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Alternative Names Return to topChronic cavitary histoplasmosis
Definition Return to top
Chronic pulmonary histoplasmosis is a long-term respiratory infection caused by breathing the spores of the fungus, Histoplasma capsulatum.
Causes Return to top
Histoplasma capsulatum is a fungus found in the soil of the central and eastern United States (especially Mississippi and Ohio river valleys), eastern Canada, Mexico, Central America, and South America.
The infection occurs when a person breathes in the reproducing parts of the fungus, called spores. Those who have a healthy immune system usually do not have symptoms, or only mild ones.
This "acute" infection does not last, but can leave a person with small scars (granulomas). These scars are sometimes difficult to distinguish from growths in the lung.
However, the infection can cause severe illness right away, or redevelop years after the first exposure, if a person's immune system is weakened by:
Risk factors for chronic pulmonary histoplasmosis include:
Symptoms Return to top
Exams and Tests Return to top
Tests that may be used to diagnose chronic pulmonary histoplasmosis include:
Treatment Return to top
The doctor will prescribe antifungal medications to control the infection within the lung.
Outlook (Prognosis) Return to top
The infection usually goes away with antifungal medication, but scarring inside the lung often remains. Histoplasmosis is unusual enough that if you develop it, your health care provider should check to find out whether another disease is weakening your immune system.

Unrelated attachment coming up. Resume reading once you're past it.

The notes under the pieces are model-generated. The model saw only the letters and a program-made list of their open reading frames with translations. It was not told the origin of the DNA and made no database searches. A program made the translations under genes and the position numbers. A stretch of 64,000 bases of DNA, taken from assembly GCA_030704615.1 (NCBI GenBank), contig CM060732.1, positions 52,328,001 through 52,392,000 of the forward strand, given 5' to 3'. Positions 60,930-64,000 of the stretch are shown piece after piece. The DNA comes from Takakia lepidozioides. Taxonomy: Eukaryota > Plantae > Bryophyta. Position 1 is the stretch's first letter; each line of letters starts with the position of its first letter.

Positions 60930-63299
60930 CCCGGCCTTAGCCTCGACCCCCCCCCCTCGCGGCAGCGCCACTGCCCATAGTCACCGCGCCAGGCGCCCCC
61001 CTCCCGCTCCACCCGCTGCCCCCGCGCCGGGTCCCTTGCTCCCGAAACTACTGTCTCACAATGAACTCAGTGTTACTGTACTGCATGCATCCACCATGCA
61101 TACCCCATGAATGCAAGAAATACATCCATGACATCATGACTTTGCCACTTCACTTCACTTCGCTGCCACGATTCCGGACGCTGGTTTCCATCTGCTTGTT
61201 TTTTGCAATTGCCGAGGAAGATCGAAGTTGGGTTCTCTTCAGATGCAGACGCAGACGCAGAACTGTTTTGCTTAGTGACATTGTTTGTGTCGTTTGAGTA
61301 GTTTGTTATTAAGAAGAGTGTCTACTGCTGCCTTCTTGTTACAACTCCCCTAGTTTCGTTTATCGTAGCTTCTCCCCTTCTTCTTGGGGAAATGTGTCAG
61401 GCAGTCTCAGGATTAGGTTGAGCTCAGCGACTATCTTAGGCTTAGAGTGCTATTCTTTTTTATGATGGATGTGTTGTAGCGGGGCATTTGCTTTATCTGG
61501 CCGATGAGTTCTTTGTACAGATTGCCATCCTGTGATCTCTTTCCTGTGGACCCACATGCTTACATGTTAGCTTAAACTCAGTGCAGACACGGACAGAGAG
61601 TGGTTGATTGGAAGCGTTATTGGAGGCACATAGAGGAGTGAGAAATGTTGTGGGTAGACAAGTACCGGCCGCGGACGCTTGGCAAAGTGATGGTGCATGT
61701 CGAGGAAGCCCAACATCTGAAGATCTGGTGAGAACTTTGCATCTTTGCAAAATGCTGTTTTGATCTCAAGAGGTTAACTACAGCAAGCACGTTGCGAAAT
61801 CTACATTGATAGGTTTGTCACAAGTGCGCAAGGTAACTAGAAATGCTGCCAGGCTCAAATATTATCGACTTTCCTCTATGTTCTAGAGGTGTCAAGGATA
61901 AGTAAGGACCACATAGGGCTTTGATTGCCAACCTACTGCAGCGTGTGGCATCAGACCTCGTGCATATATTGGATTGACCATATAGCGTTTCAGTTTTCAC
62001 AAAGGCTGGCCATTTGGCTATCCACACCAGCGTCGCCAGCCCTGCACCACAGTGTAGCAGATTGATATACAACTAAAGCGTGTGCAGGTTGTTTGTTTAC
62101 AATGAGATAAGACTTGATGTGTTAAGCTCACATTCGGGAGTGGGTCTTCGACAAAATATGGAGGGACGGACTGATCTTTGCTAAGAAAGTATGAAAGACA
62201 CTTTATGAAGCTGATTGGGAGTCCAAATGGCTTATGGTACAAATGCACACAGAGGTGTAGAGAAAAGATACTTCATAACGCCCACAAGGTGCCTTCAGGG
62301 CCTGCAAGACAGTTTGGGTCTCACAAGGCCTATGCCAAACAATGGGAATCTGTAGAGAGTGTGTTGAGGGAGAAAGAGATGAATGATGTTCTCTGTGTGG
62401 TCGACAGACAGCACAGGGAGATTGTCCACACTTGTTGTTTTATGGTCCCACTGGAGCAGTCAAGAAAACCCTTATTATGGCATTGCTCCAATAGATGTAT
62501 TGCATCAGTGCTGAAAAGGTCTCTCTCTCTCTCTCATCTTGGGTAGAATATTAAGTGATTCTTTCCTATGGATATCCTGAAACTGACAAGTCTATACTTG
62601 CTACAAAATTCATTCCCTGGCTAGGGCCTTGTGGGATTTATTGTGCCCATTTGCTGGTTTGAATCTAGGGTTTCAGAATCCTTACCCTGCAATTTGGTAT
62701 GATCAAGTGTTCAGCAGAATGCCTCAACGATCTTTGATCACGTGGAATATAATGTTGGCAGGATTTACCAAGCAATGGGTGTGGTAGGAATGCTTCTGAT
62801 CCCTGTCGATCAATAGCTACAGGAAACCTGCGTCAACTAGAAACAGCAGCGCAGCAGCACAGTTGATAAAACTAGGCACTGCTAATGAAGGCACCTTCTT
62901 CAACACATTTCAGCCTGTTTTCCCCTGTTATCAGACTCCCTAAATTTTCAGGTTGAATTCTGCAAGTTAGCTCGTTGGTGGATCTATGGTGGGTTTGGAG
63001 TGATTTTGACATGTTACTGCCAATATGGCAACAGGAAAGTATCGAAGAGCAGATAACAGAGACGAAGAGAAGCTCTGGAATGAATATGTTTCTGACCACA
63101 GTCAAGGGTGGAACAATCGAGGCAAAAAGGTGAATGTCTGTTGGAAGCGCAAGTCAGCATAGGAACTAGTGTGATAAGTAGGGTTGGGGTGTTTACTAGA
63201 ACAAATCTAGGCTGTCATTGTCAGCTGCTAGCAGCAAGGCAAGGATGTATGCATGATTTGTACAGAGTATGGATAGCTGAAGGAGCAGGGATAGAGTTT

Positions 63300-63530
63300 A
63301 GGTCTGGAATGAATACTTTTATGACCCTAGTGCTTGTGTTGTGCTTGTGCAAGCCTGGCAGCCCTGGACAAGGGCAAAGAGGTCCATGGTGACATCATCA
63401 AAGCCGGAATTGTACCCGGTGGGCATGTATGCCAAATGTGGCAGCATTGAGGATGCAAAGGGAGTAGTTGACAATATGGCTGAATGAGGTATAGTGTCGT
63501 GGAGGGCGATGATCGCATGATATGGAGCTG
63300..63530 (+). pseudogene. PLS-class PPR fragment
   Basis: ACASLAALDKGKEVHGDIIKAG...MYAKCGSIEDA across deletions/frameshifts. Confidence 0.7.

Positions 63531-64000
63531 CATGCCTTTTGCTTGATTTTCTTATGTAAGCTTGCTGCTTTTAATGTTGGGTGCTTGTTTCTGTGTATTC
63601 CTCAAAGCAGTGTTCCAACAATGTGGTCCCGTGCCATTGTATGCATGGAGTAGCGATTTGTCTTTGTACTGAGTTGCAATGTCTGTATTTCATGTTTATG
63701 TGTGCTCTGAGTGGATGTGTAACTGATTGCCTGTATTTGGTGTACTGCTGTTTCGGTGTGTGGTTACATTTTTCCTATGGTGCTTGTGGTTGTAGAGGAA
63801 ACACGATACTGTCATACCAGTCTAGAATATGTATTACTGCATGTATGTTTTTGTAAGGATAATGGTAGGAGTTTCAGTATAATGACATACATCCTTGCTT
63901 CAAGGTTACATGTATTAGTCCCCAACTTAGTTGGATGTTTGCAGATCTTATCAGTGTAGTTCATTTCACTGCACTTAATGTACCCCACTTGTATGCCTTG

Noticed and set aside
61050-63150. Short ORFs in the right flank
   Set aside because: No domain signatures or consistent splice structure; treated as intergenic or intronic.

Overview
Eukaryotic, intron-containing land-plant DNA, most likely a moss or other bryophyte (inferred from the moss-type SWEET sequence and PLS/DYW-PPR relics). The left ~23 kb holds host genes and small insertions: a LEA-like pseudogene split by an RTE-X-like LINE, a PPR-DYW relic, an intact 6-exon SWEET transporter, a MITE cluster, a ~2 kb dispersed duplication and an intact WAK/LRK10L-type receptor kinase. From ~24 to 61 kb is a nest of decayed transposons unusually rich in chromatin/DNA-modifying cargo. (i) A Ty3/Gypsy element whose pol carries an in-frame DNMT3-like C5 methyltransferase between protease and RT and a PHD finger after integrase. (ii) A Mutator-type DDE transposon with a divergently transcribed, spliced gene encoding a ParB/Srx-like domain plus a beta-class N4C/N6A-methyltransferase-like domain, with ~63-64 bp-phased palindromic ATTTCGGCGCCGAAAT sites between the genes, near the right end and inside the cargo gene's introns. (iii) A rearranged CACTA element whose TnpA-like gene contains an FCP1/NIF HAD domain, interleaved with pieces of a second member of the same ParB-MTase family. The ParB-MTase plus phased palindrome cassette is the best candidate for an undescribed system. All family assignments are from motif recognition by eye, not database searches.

Often, those who have had chronic pulmonary histoplasmosis must follow up with their doctor, who will check for signs of relapse.
In rare cases, a pulmonary histoplasmosis infection can spread through the blood to other organs. This is called disseminated histoplasmosis. People who have a suppressed immune system and very young children are more likely to develop this condition. If this occurs, the prognosis is less favorable.
Possible Complications Return to top
When to Contact a Medical Professional Return to top
Call for an appointment with your health care provider if you develop symptoms of chronic pulmonary histoplasmosis.
Call your health care provider if your symptoms continue despite treatment, or if you have breathing difficulty or symptoms of disseminated histoplasmosis.
Prevention Return to top
Be aware of your surroundings, especially if you are in a weakened state from another medical condition, or from immune-suppressing medications.
References Return to topGoldman L, Ausiello D. Goldman: Cecil Medicine. 23rd ed. Philadelphia, Pa: Saunders; 2007. Update Date: 11/12/2007 Updated by: Andrew Schriber, M.D., F.C.C.P., Specialist in Pulmonary, Critical Care, and Sleep Medicine, Virtua Memorial Hospital, Mount Holly, New Jersey. Review provided by VeriMed Healthcare Network.